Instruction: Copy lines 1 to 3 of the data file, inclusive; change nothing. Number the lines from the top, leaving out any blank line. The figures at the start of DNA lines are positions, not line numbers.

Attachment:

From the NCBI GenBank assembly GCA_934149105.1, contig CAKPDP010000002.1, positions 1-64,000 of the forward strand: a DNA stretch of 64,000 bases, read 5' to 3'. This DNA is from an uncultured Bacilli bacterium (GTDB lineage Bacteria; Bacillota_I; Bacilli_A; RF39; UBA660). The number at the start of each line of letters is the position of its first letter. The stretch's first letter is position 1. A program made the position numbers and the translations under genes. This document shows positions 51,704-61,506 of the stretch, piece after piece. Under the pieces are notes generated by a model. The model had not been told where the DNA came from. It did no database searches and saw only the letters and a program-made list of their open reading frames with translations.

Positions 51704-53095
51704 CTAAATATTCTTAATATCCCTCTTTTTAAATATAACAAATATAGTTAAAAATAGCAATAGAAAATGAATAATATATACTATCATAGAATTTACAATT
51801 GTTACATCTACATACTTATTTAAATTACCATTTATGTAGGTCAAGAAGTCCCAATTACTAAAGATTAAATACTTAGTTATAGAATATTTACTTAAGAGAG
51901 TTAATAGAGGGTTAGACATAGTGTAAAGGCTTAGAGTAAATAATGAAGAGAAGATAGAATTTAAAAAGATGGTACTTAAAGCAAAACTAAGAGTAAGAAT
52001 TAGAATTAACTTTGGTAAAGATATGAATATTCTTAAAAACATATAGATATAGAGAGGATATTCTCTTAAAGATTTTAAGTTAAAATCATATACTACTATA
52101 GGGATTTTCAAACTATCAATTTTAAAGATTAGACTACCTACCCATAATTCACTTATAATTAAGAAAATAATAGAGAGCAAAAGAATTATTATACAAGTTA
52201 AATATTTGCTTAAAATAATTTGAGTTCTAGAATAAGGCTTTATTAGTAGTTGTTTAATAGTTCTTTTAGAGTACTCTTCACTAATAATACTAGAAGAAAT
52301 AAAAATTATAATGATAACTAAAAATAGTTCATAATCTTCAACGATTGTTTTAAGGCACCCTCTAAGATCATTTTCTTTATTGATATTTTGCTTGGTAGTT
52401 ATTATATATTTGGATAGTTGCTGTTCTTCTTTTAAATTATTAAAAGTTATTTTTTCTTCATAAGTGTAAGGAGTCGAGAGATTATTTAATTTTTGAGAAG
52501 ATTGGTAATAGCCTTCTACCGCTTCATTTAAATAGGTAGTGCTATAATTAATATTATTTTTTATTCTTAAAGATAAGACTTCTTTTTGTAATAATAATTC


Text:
From the NCBI GenBank assembly GCA_934149105.1, contig CAKPDP010000002.1, positions 1-64,000 of the forward strand: a DNA stretch of 64,000 bases, read 5' to 3'. This DNA is from an uncultured Bacilli bacterium (GTDB lineage Bacteria; Bacillota_I; Bacilli_A; RF39; UBA660). The number at the start of each line of letters is the position of its first letter. The stretch's first letter is position 1. A program made the position numbers and the translations under genes. This document shows positions 51,704-61,506 of the stretch, piece after piece. Under the pieces are notes generated by a model. The model had not been told where the DNA came from. It did no database searches and saw only the letters and a program-made list of their open reading frames with translations.

Positions 51704-53095
51704 CTAAATATTCTTAATATCCCTCTTTTTAAATATAACAAATATAGTTAAAAATAGCAATAGAAAATGAATAATATATACTATCATAGAATTTACAATT